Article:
This is a measurement used to indicate how many minutes, out of a 10-minute period, your air compressor can run continuously. The duty cycle is usually expressed as a percentage. For example, a 50% duty cycle compressor can run for 5 out of 10 minutes continuously. Not abiding by the duty cycle recommended can have multiple effects on your investment.  If you undersize your compressor, it will cause your machine to run too often, pass oil, over heat, etc.  If you oversize your compressor, it will cause your machine to not run hot enough, condensation can form in your oil, etc.  It is important to know and understand the duty cycle because this also has a direct impact on how much you can get done on a day-to-day basis with your air compressor. A 75% duty cycle is the average for an industrial compressor, but some may run at 100%, meaning it is okay to use continuously. 

7. Desiccant Dryers and Refrigerated Dryers 

Moisture problems should be avoided at all costs! They deteriorate your equipment and cause the need for expensive repairs.  There are ways to eliminate moisture from your discharge air depending on the dewpoint that you need to achieve.  Make sure that you have the proper inline filtration paired with your dryer to ensure top performance.  Refrigerated Dryers use a cooling process to drop your air temperature causing the moisture in the air to form and be eliminated.  The air temperature is then brought back up upon leaving the dryer.  The average dew point achieved with a Refrigerated Dryer is 37-39 degrees F.  If you need to achieve a lower dew point, then you need a Desiccant Dryer.  Most desiccant dryers use activated alumina in a chemical process that absorbs moisture from the air and achieves a -40 degree dew point.  The moisture absorbed is then purged from the dryer.  You can find all the dryers we have available here. Talk to your 3C representative to find out which would pair best with your machine.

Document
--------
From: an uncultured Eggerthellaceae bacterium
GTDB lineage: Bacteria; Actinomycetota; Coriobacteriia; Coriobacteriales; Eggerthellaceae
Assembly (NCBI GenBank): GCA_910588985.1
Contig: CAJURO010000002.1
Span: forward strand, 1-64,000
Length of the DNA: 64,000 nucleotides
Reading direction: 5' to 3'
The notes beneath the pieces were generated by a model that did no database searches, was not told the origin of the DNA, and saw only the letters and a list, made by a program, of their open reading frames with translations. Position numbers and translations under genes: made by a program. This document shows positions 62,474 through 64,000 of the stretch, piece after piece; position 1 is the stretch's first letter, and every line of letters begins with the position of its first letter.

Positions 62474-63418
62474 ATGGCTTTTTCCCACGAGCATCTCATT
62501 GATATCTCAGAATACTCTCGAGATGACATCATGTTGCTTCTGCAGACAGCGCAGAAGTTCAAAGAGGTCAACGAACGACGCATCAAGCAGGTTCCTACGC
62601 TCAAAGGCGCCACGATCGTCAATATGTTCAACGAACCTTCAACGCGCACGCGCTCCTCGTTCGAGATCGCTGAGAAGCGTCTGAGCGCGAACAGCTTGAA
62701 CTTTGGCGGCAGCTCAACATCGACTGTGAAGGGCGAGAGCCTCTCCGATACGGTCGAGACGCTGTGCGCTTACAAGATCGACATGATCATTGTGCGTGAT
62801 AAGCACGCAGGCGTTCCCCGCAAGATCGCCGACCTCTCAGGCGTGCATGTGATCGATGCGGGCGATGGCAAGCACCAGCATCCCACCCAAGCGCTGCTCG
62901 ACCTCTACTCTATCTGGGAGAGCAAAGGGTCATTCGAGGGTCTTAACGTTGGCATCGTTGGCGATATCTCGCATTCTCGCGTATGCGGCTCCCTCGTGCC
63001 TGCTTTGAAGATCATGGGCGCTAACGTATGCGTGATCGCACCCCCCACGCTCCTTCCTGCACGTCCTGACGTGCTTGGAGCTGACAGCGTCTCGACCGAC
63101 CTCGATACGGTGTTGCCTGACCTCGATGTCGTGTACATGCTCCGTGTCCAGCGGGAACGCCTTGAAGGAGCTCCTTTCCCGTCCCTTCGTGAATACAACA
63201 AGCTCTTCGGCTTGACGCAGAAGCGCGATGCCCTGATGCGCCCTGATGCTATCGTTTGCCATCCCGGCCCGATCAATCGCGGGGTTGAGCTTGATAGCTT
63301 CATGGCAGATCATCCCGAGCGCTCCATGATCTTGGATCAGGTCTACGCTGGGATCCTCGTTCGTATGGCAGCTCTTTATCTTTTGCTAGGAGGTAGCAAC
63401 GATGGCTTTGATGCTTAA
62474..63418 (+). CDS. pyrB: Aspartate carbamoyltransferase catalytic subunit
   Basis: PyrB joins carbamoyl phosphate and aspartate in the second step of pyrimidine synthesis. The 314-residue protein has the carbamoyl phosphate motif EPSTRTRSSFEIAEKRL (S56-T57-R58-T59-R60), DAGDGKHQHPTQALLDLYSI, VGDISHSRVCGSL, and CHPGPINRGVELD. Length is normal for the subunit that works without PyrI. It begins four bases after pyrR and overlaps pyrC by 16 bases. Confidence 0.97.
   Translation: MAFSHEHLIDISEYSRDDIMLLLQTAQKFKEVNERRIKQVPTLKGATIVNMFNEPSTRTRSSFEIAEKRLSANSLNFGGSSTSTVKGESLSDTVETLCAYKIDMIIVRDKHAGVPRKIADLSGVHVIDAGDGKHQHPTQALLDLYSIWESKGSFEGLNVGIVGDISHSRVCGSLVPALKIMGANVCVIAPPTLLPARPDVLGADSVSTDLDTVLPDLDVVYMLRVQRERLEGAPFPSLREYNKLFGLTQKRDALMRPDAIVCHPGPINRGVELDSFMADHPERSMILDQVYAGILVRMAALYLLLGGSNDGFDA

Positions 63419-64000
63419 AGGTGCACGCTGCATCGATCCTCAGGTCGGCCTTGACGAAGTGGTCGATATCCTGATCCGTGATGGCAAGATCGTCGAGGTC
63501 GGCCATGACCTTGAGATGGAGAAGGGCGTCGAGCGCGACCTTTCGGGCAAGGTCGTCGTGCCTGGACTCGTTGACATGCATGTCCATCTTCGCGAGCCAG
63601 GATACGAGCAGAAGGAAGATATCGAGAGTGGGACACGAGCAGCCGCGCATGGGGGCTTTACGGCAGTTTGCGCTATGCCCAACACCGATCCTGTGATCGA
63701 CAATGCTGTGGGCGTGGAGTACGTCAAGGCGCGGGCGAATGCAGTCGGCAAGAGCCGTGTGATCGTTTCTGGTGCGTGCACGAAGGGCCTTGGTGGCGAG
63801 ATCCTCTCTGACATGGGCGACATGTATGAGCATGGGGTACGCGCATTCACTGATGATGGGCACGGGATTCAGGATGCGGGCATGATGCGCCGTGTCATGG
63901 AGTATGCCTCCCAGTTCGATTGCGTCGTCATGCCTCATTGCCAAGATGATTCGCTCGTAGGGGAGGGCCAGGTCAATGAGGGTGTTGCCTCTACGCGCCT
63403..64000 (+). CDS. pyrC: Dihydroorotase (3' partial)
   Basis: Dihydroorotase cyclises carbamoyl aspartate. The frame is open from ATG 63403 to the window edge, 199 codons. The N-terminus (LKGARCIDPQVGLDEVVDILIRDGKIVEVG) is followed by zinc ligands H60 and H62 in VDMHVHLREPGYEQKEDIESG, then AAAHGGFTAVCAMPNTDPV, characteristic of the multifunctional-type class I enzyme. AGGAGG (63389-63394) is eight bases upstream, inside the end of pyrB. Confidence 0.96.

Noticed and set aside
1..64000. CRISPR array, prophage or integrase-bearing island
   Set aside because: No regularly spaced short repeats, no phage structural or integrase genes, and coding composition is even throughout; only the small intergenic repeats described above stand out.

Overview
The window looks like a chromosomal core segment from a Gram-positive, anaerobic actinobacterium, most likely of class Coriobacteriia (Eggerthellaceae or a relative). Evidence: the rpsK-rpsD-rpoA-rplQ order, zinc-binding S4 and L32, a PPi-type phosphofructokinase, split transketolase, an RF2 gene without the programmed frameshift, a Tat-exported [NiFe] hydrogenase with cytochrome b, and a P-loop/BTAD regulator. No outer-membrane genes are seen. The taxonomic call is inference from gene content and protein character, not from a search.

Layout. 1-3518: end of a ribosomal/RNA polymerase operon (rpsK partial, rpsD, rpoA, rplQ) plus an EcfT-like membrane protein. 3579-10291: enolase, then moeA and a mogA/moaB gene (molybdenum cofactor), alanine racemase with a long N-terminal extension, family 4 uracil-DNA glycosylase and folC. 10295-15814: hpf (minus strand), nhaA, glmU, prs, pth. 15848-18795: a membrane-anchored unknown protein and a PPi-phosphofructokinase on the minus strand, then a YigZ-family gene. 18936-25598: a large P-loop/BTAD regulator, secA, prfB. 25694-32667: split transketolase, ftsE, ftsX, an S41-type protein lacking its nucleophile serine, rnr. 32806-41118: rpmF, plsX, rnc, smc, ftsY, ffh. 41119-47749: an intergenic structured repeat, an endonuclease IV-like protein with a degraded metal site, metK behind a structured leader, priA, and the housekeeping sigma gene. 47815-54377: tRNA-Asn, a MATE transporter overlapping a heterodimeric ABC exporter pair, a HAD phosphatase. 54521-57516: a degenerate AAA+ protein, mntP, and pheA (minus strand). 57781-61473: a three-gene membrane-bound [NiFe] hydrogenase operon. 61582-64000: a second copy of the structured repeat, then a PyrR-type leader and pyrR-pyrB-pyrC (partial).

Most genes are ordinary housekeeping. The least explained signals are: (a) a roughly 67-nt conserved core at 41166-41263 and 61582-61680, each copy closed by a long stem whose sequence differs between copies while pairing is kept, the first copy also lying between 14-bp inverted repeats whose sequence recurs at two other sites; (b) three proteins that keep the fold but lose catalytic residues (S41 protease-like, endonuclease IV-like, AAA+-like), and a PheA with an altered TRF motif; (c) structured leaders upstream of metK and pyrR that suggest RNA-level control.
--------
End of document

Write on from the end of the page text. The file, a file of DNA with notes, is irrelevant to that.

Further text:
8. Service After the Sale

Make sure that you purchase a unit that has the local support team in place after the sale to take care of your maintenance and repair needs.  All air compressors will need routine maintenance and at some point corrective maintenance.  During these periods you will have downtime.  Make sure you choose a compressor that has local support and access to the parts needed to keep downtime to an absolute minimum.